Iran-Israel Tensions: From Being Allies To Foes, A Brief History Of The Conflict

The attack in Damascus was a dramatic turn in the long-running shadow war between Israel and Iran.

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Debris after Israeli attack on Iranian consulate in which the commander of the Iranian Islamic Revolutionary Guard Corps (IRGC), Mohammad Reza Zahedi, was killed in Damascus, Syria on April 01, 2024. Photo: Getty Images

After a deadly bombing of an Iranian consulate building in Damascus, which Israel claims is linked to threats against its interests, Iranian officials have publicly warned of revenge, sparking fears of the conflict widening in the Middle East. Late night on Saturday, Iran launched a retaliatory attack with over two hundred missiles and explosive drones targeting Israel.

Although this is not the first of such tensions between the two countries, the attack in Damascus was a dramatic turn in the long-running shadow war between Israel and Iran. Although Israel is yet to publicly acknowledge the attack, US President Joe Biden has vowed “ironclad” support for the country and its’ right to ‘defend itself’ – a statement US has also made in the context of the ongoing war on Gaza.

For decades now, both Iran and Israel have engaged in operations against each other in both the physical and virtual worlds. Here is a brief history of the attacks between the two countries.

Origins of conflict

The origins of this conflict between the two countries has roots in the establishment of the state of Israel in 1948 and the subsequent Arab-Israeli wars. Initially, Iran had amicable relations with Israel and even recognised it as a sovereign state – becoming the second Muslim-majority country to do so after Turkey

However, following the Iranian Revolution in 1979, which brought about the Islamic Republic under Ayatollah Khomeini, Iran cut all diplomatic ties with Israel. Several factors played a role in this: the aggressive posture adopted by the Israeli government against Iran; Iran’s support and funding for organisations like Hamas and Hezbollah. The new Iranian leadership was henceforth fueled by anti-Israel sentiments, and found support in Palestinian liberation movements, including the Palestinian Liberation Organisation. 

What are some points of contention between the two countries?

Nuclear weapons: Benjamin Netanyahu, premier of a state with its own secret nuclear weapons program, has long accused Iran of seeking nuclear weapons, whereas the latter has maintained its nuclear program is peaceful. Meanwhile, Tehran believes Israel and the U.S. introduced the Stuxnet computer virus in the early 2000s to target the centrifuges enriching uranium for Iran's nuclear program, according to a report by NPR.

Support for groups like Hamas, Hezbollah: Iran has for long supported militant groups like Hezbollah in Lebanon and Hamas in Gaza, which have engaged in armed conflict with Israel, which has in turn exacerbated tensions between the two nations. These network of organisations have been called “resistance axis”. The Quds Force, a paramilitary and intelligence wing of the Iranian Revolutionary Guard Corps (IRCG), is Iran’s unconventional warfare wing that has supported Tehran’s proxies and regional partners with money, weapons and equipment for decades. 

The recent Damascus attack killed two generals and five other officers in the Islamic Revolutionary Guards Corps’ Quds Force.  In the history of the Quds Force, it had never lost that many officers in one operation by its adversaries. Even the significant US attack against former Quds Force chief Qassem Soleimani in January 2020 did not kill other senior members of the organisation. Mohammad Zahedi, one of the generals killed, was directly responsible for managing relationships with Hezbollah in Lebanon, the Syrian government and Shia militias in that country, and Hamas and Palestinian Islamic Jihad in Gaza and the West Bank.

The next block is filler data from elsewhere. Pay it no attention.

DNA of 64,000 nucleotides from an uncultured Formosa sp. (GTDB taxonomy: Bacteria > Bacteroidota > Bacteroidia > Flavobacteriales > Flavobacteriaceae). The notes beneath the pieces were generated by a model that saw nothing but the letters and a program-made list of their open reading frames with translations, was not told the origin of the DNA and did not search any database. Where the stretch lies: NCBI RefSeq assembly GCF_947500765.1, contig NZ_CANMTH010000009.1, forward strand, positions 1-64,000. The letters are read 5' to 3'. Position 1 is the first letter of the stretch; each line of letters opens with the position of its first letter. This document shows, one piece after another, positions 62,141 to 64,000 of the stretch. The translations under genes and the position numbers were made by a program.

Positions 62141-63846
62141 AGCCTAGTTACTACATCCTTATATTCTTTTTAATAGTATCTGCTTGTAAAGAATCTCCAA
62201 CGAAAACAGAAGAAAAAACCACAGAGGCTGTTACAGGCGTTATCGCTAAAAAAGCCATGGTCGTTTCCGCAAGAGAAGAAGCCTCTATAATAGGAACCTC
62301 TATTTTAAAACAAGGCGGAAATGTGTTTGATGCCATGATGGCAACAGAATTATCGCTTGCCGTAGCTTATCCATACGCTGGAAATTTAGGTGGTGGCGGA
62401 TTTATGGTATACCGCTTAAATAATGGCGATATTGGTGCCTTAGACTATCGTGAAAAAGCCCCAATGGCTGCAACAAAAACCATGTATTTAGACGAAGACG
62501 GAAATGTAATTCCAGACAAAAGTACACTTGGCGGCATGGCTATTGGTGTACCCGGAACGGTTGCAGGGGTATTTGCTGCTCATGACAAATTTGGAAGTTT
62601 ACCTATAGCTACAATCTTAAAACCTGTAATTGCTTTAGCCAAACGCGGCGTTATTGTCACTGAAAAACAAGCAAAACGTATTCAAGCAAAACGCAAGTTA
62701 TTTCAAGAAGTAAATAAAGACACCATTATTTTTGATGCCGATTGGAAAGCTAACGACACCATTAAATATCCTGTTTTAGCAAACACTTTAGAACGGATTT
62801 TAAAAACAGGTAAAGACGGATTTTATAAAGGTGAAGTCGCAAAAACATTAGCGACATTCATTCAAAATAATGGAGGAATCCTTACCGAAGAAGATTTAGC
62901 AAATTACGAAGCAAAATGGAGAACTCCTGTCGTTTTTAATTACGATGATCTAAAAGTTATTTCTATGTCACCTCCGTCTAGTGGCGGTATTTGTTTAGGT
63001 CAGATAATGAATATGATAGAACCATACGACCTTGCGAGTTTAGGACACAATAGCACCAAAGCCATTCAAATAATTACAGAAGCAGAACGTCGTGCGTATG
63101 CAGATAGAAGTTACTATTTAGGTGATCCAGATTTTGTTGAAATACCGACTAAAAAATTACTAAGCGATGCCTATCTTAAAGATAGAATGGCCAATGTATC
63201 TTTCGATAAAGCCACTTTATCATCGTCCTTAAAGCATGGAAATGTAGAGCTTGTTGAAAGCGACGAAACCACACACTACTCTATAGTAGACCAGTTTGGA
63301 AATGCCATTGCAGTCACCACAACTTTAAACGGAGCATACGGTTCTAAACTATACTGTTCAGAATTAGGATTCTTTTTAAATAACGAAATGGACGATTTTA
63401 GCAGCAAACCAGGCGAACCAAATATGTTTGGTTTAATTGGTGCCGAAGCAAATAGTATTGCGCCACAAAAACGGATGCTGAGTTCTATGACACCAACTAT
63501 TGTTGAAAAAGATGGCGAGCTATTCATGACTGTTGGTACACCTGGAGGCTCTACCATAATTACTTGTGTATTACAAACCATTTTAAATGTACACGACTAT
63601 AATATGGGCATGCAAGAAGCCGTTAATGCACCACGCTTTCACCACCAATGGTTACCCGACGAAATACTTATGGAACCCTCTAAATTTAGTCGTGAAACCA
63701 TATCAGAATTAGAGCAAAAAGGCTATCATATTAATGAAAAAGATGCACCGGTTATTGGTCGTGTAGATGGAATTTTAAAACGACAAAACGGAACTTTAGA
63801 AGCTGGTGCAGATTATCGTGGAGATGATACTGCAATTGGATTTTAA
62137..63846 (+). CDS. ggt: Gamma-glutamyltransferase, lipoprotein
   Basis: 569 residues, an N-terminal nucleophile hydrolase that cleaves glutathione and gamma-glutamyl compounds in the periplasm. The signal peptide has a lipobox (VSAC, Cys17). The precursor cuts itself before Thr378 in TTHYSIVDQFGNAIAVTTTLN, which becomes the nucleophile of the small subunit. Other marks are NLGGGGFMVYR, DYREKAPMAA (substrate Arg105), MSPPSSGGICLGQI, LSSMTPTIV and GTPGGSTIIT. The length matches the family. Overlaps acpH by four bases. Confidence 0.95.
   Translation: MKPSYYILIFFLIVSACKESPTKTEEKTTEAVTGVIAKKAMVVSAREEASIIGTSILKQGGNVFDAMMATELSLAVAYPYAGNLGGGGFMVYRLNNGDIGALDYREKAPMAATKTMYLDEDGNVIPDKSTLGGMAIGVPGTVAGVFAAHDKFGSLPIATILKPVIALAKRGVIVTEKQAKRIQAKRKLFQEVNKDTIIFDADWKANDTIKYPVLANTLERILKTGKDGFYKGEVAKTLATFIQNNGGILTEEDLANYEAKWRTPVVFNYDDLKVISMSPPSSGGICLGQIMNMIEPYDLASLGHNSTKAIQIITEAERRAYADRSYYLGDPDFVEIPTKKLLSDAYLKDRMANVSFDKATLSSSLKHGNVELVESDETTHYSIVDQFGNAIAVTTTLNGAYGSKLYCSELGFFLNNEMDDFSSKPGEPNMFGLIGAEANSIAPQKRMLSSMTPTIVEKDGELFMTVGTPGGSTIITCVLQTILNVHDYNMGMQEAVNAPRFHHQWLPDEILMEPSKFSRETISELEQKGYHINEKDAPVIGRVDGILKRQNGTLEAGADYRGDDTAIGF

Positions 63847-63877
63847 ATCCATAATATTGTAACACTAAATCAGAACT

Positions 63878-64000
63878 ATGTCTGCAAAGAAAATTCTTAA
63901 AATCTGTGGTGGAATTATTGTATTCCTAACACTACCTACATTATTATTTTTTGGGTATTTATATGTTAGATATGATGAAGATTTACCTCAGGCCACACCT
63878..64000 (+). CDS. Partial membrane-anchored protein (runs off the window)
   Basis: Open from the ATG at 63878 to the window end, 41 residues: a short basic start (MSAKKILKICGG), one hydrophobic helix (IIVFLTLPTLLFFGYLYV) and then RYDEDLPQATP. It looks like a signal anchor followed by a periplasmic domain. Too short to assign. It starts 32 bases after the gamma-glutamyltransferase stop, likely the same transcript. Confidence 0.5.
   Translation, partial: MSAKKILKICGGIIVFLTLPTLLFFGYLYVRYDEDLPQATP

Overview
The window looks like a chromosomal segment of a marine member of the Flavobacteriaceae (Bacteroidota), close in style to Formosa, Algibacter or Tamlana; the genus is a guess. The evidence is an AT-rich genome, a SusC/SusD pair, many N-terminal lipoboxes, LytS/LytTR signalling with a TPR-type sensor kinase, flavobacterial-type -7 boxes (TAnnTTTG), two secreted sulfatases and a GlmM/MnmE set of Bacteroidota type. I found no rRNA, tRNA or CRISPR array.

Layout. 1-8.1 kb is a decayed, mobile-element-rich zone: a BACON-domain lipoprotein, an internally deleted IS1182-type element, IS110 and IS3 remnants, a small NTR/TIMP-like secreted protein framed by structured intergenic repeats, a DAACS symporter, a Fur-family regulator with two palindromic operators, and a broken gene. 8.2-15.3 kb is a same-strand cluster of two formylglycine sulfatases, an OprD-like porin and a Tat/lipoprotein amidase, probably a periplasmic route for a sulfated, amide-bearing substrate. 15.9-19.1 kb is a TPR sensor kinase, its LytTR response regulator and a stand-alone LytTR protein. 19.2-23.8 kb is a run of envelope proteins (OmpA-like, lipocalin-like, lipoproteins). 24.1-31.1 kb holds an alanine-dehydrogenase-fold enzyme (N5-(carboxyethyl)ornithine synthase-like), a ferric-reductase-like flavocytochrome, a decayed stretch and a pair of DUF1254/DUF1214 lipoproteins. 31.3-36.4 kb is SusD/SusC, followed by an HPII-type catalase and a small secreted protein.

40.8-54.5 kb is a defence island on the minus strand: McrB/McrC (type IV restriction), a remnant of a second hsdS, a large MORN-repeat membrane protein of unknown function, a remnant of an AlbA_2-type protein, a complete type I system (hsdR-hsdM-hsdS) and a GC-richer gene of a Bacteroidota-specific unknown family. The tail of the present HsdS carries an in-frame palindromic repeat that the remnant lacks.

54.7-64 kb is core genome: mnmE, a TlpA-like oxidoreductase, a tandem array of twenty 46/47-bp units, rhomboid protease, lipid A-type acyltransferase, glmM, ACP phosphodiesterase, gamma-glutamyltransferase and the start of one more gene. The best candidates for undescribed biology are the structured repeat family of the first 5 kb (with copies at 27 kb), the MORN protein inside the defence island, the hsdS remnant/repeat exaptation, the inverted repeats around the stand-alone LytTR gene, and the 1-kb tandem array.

Meanwhile, Iran accuses Israel of backing those groups that it designates as ‘terrorist organisations’ including the Mojahedin-e Khalq (MEK), a Europe-based organisation.

Iran and Israel’s proxy wars

Iran has often used its proxies to strike Israel’s interests while the latter has targeted Iran’s nuclear scientists and military leaders.

January 2024: After the death of Hamas leader Saleh-al-Arouri in Baghdad (in context of Israel’s war on Gaza), Hezbollah, which is backed by Iran, stepped up its attacks on Israel. Hezbollah said its drones had hit the Israeli army headquarters in Safed, northern Israel, as part of retaliation for the assassination of Arouri, and in response to killing of Hezbollah commander Wissam Tawil, the most senior Hezbollah officer to die in the fighting, according to a report by Reuters. In retaliation, Israel's military said it killed the southern Lebanon commander of Hezbollah's aerial unit, who it said led the attack but Hezbollah rejected the statement, saying it had "no truth whatsoever".

November 2023: Iran-backed Yemen’s Houthi rebels seized an Israeli-linked cargo ship in a crucial Red Sea shipping route and took its 25 crew members hostage. Netanyahu’s office condemned the seizure as an “Iranian act of terror.” 

May 2022: Israel assassinated Revolutionary Guards commander, Col. Sayad Khodayee, who they described as a 'defender of the sanctuary' -- anyone who works on behalf of Iran in Syria or Iraq. Iran then promised to avenge the killing.

November 2020: Israel killed Iran’s top nuclear scientist, Mohsen Fakhrizadeh, who, Western officials believed, played a key role in devising the means to assemble a nuclear warhead in Iran in the past under the guise of civilian uranium enrichment programme.